|Real Name||Leland Tyler Wayne|
|A.K.A.||Young Metro, Metro, Lil Metro|
|Date of Birth/Age||September 16, 1993
|Source of wealth||Record producer, record executive, DJ, songwriter|
|Country of origin||USA|
|State/City of origin||St. Louis, Missouri|
Metro Boomin’s net worth is $8,500,000.
It’s safe to say music producers of his caliber make anywhere from five to six figures a project. Between royalties, advances, live performances and ancillary hustles, Metro racks in big bucks.
The largest portion of his revenue is derived from his drum-driven instrumentals and wildly successful record production endeavors, which ultimately earn him one to two million or so dollars annually.
Although he’s made the majority of his income bobbing his head while fumbling with the mixing boards, he’s drawn crowds to his shows which, in turn, draws money. Metro’s songwriting abilities are not to be slept on, either. He’s written and co-written a myriad of bangers.
Metro Boomin has amassed over one hundred songs and a motley group of artists he’s partnered with, even managing to branch outside of his trap-only roots.
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Tapping into other genres has enlarged his territory and his bank account.
According to The Fader, for the first quarter of 2017, Metro Boomin was the most successful songwriter in the United States.
He contributed to a slew of hit songs at the time; about a handful of them reached the Top 10 on the Billboard 100 charts including “Bounce” by Big Sean, “Bad and Boujee” by Migos, Kodak Black’s “Tunnel Vision,” and “Congratulations” by Post Malone.
Metro Boomin continues to influence hip hop culture through his musical talents and distinct sense of style. He’s not a stranger to splurging on Balmain shirts and other name-brand clothes and accessories such as printed bandanas, which he sports faithfully.
Metro has reportedly been spotted making it rain in strip clubs and buying up ammunition for his Smith and Wesson and Jack Daniels’ shots and laptops and wardrobe shopping, namely camouflage pieces and $30,000 mixing boards and Louis Vuitton backpacks and thin chains with conspicuous charms and other jewelry.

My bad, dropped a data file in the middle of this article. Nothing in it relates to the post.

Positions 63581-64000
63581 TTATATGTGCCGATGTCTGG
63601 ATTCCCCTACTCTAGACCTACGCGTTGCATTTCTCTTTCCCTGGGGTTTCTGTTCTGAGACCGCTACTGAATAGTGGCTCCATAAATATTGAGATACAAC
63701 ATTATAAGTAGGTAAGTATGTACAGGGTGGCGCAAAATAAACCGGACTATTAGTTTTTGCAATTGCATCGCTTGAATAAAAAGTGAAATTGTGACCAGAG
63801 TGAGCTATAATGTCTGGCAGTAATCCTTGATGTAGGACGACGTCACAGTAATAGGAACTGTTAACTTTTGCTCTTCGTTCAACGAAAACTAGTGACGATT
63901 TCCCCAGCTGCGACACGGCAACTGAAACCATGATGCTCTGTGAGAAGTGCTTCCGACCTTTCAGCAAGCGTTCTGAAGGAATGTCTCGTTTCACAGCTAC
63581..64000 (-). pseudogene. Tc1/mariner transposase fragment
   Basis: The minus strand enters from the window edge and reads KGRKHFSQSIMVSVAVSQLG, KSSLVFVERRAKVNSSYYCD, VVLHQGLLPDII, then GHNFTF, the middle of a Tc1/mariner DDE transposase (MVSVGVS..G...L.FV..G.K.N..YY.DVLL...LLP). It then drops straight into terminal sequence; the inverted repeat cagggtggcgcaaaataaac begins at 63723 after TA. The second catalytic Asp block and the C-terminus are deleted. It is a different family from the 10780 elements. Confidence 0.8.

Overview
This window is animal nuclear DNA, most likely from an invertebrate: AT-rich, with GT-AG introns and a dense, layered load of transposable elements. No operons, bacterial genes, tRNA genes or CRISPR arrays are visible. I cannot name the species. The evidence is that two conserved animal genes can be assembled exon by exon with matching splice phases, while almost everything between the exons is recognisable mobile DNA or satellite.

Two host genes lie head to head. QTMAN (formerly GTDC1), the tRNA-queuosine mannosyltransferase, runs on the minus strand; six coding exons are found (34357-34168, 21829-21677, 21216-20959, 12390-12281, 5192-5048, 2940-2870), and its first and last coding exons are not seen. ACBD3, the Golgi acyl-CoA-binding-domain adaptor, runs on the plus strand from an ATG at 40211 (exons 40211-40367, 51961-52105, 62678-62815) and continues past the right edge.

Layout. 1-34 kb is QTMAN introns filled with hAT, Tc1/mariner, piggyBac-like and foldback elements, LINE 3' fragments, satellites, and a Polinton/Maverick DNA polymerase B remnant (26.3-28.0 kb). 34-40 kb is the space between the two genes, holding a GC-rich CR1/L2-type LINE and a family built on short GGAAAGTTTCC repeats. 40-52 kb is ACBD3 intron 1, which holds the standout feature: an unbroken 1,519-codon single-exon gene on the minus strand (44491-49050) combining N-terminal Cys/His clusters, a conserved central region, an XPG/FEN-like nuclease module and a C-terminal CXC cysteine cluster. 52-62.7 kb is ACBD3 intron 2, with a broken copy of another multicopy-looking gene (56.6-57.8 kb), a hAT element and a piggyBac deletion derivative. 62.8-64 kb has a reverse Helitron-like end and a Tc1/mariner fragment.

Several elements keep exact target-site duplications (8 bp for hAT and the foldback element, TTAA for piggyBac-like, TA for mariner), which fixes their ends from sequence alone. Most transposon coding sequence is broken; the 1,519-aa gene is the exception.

Metro’s favorite car is contestably the Bentley Bentayga he owns.
He was sure to put his mom up in an affluent neighborhood in a Georgian suburb along with his siblings.
Metro Boomin is no jack of all trades, master of none. With executive, songwriting, disc jockeying and production credits under his belt, he’s more like a Renaissance man.
He made his ascension in the rap game by collaborating with the who’s who of hip hop: Gucci Mane, Lil Uzi, 21 Savage, and most notably, Future. He has also worked with other predominantly Atlanta-based rappers, even crossover and chart-topping group, Migos.
Metro Boomin—often laying the groundwork for trending artists and staying lowkey behind the scenes—is a popular figure on social media and is recognized and celebrated by his fans across the globe.
He went on a brief, so-called retirement or hiatus in the spring of 2018. It turned out to be a publicity stunt to stir up the peanut gallery and create anticipation for his debut album that launched later that fall entitled Not All Heroes Wear Capes.
His strategy proved to be genius. He immediately shot to the number one spot on the Billboard 200 chart.
Metro Boomin and Yo Yo Ma
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Metro is well-known for working with established performers: DJ Khaled, Ludacris, Meek Mill, Juicy J, Young Thug, Nicki Minaj, Wiz Khalifa, Young Jeezy, Meek Mill, Travis Scott, Swae Lee, Chief Keef, Young Scooter, Yo Gotti, Rich Homie Quan, Lana Del Rey, Lil Wayne, Drake, Ace Hood, YG, Gunna, Trinidad James, and other said artists, to name a few.
He humbly joins forces with other contemporary-urban producers on a consistent basis, obviously not intimidated by great talent, confident he is as great as the world says he is, apparently.
Metro Boomin has shared co-production cred with the likes of Zaytoven, Sonny Digital, Southside, TM88, Tay Keith, DJ Spinz and Young Chop.
As far as listening to music, Metro has a very eclectic background.
He was exposed to everybody from female country singer, Faith Hill to Chinese-American cellist, Yo Yo Ma. Listening to a range of award-winners may have set him up to be among the same ranks.
Born and raised in St. Louis, Missouri, Metro Boomin, government name Leland Tyler Wayne, unearthed his life’s purpose by thumbing through his mother’s music collection.
As aforesaid, he put his ear to the sounds of a variety of prominent hitmakers, Yo Yo Ma, Faith Hill, Mc Lyte, Ice Cube and the list goes on; but it wasn’t until he discovered native artist, Nelly, specifically his red-hot debut album, Country Grammar, that everything started to fall in place and make sense.
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If hometown hero, Nelly, could make universal music, he reckoned he could, too.
He was determined to prove this was more than just a pipe dream, and he was more than a ne’er-do-well lounging around all day woolgathering. He wouldn’t be almost famous. He would be famous because he was the real deal.
So, six years later, 13-year-old Leland traded in his childhood fun for Fruity Loops.